There’s been a lot of talk about thermal throttling on the new iPhones, from the usual sources. It’s still early, and the tale still fully remains to be told if it is abnormal or not, but every chip in mobile or desktop in every regard made in the last 20 years has some routine to slow down if it is in danger of overheat, or similar.
The issue really boils down to a matter of consumer tolerance. This isn’t helped by the fact that we’ve seen a wide variance between users in iPhone temperatures, which probably comes down to the phones still indexing for some and not others, differences in charging habits, app usage, and even if an app is a good citizen as it pertains to iPhone resource use.
Apple hasn’t said much about it, and probably won’t. We’ll be keeping an eye on it with time, though.
Regardless, no matter what your stance is on the thermal condition of a tightly-designed smartphone wrapped in metal and glass, the iPhone 15 Pro is faster than the iPhone 14 Pro it replaces, plus has other benefits. Its GPU now packs an additional core, providing 20% better graphics performance.
In the 3DMark gaming benchmark, we got a score of 2085 on our iPhone 14 Pro and a score of 3371 on our iPhone 15 Pro. The iPhone 14 Pro only averaged 12.5 frames per second while the newer iPhone 15 Pro averaged 20.2 FPS.
It also has hardware-assisted ray tracing, making games look great. We played a few of our usual titles but didn’t notice any real differences in performance.
Developers haven’t had time to optimize their games yet, so we may see better performance down the line. And, this optimization will help with thermals too.
Apple did tout some new AAA titles during its announcement. Both the new Assassins’s Creed and Resident Evil 4 will be launching on iPhone 15 Pro and iPhone 15 Pro Max exclusively.
Resident Evil 4 will be landing before the end of the year while Assassin’s Creed won’t drop until 2024. They may be our first real look at what the A17 Pro can do.
iPhone 15 Pro review: Cameras
The camera hardware on the iPhone 15 Pro remains largely unchanged from the prior generation.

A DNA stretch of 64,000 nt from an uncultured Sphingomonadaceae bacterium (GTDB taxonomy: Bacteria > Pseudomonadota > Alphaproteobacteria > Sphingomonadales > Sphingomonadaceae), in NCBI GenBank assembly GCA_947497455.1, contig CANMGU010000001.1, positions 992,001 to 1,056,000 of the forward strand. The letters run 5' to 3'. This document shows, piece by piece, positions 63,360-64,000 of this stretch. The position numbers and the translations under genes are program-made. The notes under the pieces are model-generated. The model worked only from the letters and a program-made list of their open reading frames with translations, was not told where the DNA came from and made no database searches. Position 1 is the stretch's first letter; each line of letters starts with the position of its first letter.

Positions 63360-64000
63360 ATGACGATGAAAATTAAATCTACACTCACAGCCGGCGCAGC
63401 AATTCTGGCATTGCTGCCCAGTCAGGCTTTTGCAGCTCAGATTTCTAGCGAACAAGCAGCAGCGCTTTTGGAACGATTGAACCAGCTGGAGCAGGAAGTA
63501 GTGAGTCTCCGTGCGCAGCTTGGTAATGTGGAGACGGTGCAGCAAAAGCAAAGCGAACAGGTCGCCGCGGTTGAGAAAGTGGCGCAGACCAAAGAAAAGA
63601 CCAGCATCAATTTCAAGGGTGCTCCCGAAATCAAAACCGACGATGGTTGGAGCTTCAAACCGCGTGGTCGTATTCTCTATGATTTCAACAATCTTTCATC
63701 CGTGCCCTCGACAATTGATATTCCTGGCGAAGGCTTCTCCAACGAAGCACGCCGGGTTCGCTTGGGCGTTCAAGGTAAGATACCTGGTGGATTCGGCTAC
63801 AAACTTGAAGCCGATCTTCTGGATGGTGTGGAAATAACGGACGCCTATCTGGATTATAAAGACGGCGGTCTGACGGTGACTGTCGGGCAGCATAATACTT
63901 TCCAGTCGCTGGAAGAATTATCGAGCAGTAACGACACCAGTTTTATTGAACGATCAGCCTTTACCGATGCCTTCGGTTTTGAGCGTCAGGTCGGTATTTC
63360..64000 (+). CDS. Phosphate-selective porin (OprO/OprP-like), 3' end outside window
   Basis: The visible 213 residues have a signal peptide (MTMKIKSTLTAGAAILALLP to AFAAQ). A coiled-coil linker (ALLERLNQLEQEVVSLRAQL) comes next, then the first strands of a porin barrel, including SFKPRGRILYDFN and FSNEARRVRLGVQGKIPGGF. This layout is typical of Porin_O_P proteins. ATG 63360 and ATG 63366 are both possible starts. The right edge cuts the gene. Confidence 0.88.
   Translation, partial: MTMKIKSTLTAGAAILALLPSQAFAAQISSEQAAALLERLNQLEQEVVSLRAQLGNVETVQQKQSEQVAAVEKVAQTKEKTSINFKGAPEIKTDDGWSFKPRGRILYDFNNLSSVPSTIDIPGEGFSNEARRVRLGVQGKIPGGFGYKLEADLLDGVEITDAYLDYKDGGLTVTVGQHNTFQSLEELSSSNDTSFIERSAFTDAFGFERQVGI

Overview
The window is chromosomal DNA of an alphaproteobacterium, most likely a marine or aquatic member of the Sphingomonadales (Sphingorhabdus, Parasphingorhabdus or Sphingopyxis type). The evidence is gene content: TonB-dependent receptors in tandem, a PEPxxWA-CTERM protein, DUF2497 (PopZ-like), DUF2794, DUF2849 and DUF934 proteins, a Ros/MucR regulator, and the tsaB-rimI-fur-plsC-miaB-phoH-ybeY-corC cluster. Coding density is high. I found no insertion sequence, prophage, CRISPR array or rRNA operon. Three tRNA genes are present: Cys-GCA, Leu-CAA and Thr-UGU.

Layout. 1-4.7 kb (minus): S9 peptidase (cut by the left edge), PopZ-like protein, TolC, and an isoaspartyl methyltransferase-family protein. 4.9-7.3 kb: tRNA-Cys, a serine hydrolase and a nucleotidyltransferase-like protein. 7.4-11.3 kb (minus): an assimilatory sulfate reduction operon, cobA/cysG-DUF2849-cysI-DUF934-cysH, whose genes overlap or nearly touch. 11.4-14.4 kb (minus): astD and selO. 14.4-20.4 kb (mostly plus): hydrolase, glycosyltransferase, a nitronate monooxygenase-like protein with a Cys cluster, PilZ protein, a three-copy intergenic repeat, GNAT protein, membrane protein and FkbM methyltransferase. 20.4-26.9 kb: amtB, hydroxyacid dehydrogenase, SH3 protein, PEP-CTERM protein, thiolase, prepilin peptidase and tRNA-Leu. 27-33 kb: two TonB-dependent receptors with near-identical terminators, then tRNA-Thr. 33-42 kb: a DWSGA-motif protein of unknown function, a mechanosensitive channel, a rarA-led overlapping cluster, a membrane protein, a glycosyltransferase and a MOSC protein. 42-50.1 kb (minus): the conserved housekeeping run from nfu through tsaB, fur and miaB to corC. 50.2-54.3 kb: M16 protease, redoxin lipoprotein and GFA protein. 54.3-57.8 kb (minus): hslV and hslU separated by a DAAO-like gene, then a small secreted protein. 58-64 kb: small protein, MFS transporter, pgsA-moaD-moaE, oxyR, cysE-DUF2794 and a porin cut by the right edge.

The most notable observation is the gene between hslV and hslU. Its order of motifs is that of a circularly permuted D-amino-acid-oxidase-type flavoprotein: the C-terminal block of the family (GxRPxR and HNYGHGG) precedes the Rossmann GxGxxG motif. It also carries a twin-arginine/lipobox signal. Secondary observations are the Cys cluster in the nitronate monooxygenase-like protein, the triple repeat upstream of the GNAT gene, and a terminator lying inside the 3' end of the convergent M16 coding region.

There’s a trio of cameras; a 48MP Main Camera with an f/1.78 aperture, an f/2.2 12MP Ultra Wide camera, and an f/2.8 12MP telephoto camera.
Many of the new capabilities come from the A17 Pro silicon and accompanying software. Apple has made improvements to the Photonic Engine and upgraded the dynamic range to Smart HDR 5.
In the camera app, Apple is leveraging that large 48MP primary sensor to allow you to set the focal length for the primary sensor between 24mm, 28mm, and 35mm.
You also no longer have to move between photo mode and portrait mode. If a person, cat, or dog is detected in the frame, depth data is automatically collected so you can choose later if you want a Live Photo or a portrait photo.
A lot of discussion has been made around the 5X tetraprism telephoto lens found on the iPhone 15 Pro Max, but we also wanted to highlight the very specific times when the regular pro still wins out.
Because Apple moved the iPhone 15 Pro Max to 5X optical zoom, anything below that is nothing more than digital zoom that results in a loss of quality.
When you shoot a 3X or 4X zoom photo, they look better on the iPhone 15 Pro hands-down because it can better leverage its 3X telephoto lens.
This past two weeks, we’ve been taking stock of what kind of photos we shoot, and surprisingly, we rarely went above 4X zoom. Outside shots we’d kept wide and inside, we took a lot of 3X photos.
If we’d been using the iPhone 15 Pro Max, our photos wouldn’t have looked as good as they did. That said, when you do need more zoom the iPhone 15 Pro Max looked better.
The point is, to be aware of each phone’s strengths. If you don’t find yourself zooming in that much, the iPhone 15 Pro may be the better choice for you when shopping for a new phone.
Another difference is with portrait photos. The iPhone 15 Pro Max no longer has 3X portrait shots.
Yes, the 5X portrait shots look great, but in our living room, it was too much and we had to try to back up or get closer. 5X was just a bit too much and we missed the 3X zoom when testing the iPhone 15 Pro Max.